Rail leads the way, but more work to be done: NTC


Rail industry playing key role in overhauling anachronistic regulations, but more work is needed to achieve significant results, NTC says

By Brad Gardner

The rail industry is playing a key role in overhauling anachronistic regulations, but more work must be done to achieve significant results, the National Transport Commission (NTC) says.

Speaking at the 2008 AusRail conference, NTC Chief Executive Nick Dimopoulos told the industry to maintain its advocacy for change, built on the back of its strong support for harmonised transport laws.

Dimopoulos congratulated the Australasian Railways Association (ARA) for its work in pushing for an end to cross-border inconsistencies at a time when the transport industry was plagued with overlaps and red tape.

"This time last year, Australia was the only OECD country in the world not to have a national transport plan," Dimopoulos says.

"The ARA stepped up and supported a national transport plan."

But while saying governments continue to progress reforms through working groups, the industry’s involvement "will be crucial to ensure the momentum for change is sustained".

Citing a recent NTC draft proposal for a single rail safety regulator, Dimopoulos says the industry must make a strong case for change if it hopes to achieve uniformity.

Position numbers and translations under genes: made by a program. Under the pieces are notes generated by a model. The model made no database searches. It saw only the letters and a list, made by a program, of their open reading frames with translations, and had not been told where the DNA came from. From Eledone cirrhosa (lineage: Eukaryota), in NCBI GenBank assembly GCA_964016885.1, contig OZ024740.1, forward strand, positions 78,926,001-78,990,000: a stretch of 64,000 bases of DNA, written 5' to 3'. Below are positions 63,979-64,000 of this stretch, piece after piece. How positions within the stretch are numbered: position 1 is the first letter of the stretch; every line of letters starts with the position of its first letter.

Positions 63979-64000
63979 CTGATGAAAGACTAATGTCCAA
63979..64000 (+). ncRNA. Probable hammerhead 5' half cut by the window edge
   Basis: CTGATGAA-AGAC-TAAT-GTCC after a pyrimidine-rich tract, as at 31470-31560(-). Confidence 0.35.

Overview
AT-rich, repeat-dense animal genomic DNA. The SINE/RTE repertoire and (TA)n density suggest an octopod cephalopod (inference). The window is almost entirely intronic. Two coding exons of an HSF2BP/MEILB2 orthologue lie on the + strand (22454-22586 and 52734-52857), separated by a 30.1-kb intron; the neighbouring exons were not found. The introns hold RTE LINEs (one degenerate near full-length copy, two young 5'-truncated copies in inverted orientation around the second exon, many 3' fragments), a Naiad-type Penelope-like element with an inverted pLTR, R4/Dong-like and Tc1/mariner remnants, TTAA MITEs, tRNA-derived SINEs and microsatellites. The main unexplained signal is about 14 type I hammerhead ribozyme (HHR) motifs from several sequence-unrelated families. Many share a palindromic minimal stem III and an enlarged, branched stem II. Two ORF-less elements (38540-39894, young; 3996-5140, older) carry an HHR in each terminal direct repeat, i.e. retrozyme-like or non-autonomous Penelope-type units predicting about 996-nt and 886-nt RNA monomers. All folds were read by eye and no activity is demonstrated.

"The window of opportunity is open. However, the outcome is far from done and dusted," he says.

Dimopoulos also urged governments to speed up reforms, saying decisions made in the coming years will underpin the long-term future of intermodal freight.

He says this must include greater investment in rail freight links, more efficient terminals and cooperation between all parties in the supply chain.

"Now, more than ever, is the right time for governments to put the foot on the national reform pedal," Dimopoulos says.

He says ministers are playing a lead role in chairing the working groups under the NTC’s national transport plan.

Under the plan, each state and territory is responsible for a particular issue.

The groups range from urban congestion, land-use planning and investment, climate change, safety, workforce skills, national markets and institutional reform.


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